Author photos taken by Robert Abrams in Paris, France.



THE STORY BEHIND THE STORY - Rebecca Buckley's Blog
Hello, I'm Rebecca Buckley, and I write books! Welcome to my blog. Here I'll talk about almost anything. Depends on the mood of the day. I'll also talk about publishing, writing techniques, and editing ... subjects close to my heart. So today, anytime you feel like it, feel free to jump in ... click on the COMMENTS link at the end of a post and give your opinion. If you sign in "anonymous" to comment, it's easier, just be sure you say who you are in the content of your comment.

Friday, June 28, 2013

PARENTING - CUT OFF DATE

So when does the parenting end?  When is the cut-off date?  You tell me. Does it end after your child reaches age eighteen when he is either preparing to go to higher education or electing to skip that portion of schooling and jump right into the fray? Does a parent at that point step back and cross fingers with a prayer that their child will make it through the dangers awaiting them out there in the big dark world?  Without you to protect him or rescue him?  Can we cut it off like that?

Or do we continually come to the rescue even during their adult life, hoping like hell that they will one day learn how to take care of themselves and create a happy, painless, productive life?

I didn't have the answers, I'll admit it. And after all these years, I still don't. I've read almost all there is to read on the subject, I've discussed it till I'm blue in the face with friends, teachers, and qualified experts on family relationships. I was told 'tough love' is the answer. And yes, I did apply that at one point. It worked for a little while. Worked for me, but nobody else.  Got a lot of flack from my family, saying I was not doing enough, and of course the problem was still there even after I gave all I had to give.  My eventual avoidance and ignoring the problem didn't make it go away either, I had no clue how to fix it, and still don't.  It is not ours to fix others, only to fix ourselves. I keep repeating that to myself.

Many women I know have been through this with their families, and many more will go through it time and time again.  I have friends who have lost their sons and daughters to drugs or alcohol, crime or prostitution. It hasn't always been a parent who was neglectful or absentee either, so that is not always the cause. There are those of us who have loved our children through thick and thin - the thick and thin of our own personal trials and tribs -  and maybe we haven't been the model parent because of that, and have had to work to support ourselves and our children, and maybe we haven't been the parent our children feel we should have been, but then who is?

It seems in this day and time, the offspring of the '60s and '70s are less respectful of their parents than ever before. Maybe respectful is the wrong word, but let's use it as a word that describes love and admiration that one has for another. I grew up with respect for both of my parents. I didn't always agree with them and sometimes I felt like I wanted to run away, to escape them, one time I did. But I respected them. And in later years even more so than before. It seemed we became closer as I got older and began to understand where they were coming from, began experiencing what they had. I respected them. I've said many times in later years that they were right about almost everything they tried to drill into me. My parents were super religious, I wasn't. But that wasn't a major difficulty between us, as it turns out. They softened on their stance as they grew older. Our problem was my interest in the guys.  And I gave my parents much headache and heartache over that.  It was my problem for many years. But it finally came to an end, wasn't an issue anymore. As I reached my 50s, we learned to deal with it.  You see, as I got older I began to understand where they were coming from, and I respected their opinions.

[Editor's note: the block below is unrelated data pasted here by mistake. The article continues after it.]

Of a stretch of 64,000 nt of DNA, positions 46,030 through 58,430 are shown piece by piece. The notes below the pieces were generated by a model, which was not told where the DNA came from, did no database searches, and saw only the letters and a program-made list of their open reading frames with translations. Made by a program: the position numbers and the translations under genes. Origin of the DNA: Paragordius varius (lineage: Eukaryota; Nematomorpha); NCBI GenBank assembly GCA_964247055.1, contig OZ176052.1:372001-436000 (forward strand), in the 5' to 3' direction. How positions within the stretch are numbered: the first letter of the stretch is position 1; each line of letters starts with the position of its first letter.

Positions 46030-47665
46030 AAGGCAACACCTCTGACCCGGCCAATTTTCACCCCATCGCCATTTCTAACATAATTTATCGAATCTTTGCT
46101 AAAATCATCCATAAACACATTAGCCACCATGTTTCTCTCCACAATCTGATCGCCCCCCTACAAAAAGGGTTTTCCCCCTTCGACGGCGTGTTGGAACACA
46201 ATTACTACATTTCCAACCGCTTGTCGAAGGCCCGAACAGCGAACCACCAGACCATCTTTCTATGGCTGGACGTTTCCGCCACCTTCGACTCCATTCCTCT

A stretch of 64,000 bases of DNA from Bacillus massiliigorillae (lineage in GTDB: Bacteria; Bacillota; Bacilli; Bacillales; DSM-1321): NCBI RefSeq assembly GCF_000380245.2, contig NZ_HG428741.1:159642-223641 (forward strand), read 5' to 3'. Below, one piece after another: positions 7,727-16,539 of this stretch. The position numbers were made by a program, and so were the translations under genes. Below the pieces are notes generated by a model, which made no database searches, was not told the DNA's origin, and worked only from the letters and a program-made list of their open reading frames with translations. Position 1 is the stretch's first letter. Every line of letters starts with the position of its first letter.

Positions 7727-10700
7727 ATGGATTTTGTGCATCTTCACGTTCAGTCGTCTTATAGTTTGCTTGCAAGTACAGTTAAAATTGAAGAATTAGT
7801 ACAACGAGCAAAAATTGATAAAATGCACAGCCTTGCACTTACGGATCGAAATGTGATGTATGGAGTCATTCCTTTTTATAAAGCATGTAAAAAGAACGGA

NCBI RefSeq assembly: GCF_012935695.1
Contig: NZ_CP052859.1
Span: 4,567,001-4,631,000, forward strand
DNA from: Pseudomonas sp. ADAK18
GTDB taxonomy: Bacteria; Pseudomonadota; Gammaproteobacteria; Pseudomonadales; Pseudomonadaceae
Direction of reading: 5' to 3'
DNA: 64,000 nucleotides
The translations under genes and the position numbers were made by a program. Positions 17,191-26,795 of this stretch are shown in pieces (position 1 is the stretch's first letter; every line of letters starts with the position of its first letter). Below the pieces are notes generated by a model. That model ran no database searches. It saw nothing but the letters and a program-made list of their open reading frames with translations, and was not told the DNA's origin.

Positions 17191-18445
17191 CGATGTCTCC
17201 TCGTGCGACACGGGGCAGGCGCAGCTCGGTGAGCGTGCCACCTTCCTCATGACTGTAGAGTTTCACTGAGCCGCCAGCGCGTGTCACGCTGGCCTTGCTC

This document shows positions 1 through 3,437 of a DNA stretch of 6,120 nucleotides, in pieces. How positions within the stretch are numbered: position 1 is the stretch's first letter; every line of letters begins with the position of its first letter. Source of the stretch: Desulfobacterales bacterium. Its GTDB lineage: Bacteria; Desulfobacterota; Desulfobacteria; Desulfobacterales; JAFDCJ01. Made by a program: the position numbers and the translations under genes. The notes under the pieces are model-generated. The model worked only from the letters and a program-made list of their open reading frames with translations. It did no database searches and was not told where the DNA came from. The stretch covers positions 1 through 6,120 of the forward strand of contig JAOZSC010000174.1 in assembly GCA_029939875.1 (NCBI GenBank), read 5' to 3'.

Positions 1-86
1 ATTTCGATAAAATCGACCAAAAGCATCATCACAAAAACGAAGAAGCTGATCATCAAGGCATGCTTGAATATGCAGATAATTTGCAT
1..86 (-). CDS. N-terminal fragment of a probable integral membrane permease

Is that the key?  Should parents just sit by and wait for that day to come?  Our children growing old? Should we just live in another country till we're old enough then come home and have the respect of our children?  Is that the answer?  Well, I truly wonder if it's really worth it. Why do we have to have it?  Why not just let them go their way and do whatever.  Keep our distance, not get involved. After all we've spent most of our lives making the effort.

I've had this discussion with other women my age and older and they all feel the same ... sometimes the kids will never appreciate the journey their parents have taken with them or for them, the care and helpfulness they've given. The kids are ensconced in their own worlds now and don't have the time or inclination to be concerned or caring for their parents. The cord has been cut as far as they are concerned.  And yes, that is true in a sense.

So, are we remiss in worrying about our grown children? How they are treated by their spouses? How they treat their spouses and children?  What their bad habits are? How they live and work? How they spend their money?

Or should we just say fogettaboutit and not give it another thought ... just get on with our own solitude and peaceful lives without the drama?  Actually that doesn't sound bad at all. I definitely would like to be devoid of family drama.

Okay, so maybe that's the answer for we elders who brought children into this world, grown children that are now on a course unto themselves.  Yes!  That's it!  That is it!  Yes!!!!   FOGETTABOUTIT!  



P.S. To those of you who have respectful kids ... I salute you!   Not that I don't have respectful kids, "I'm just sayin,'" as sister Martha always sez, and "LIVE, LAUGH, AND LOVE!!!!  YOWZAAAAA!"   





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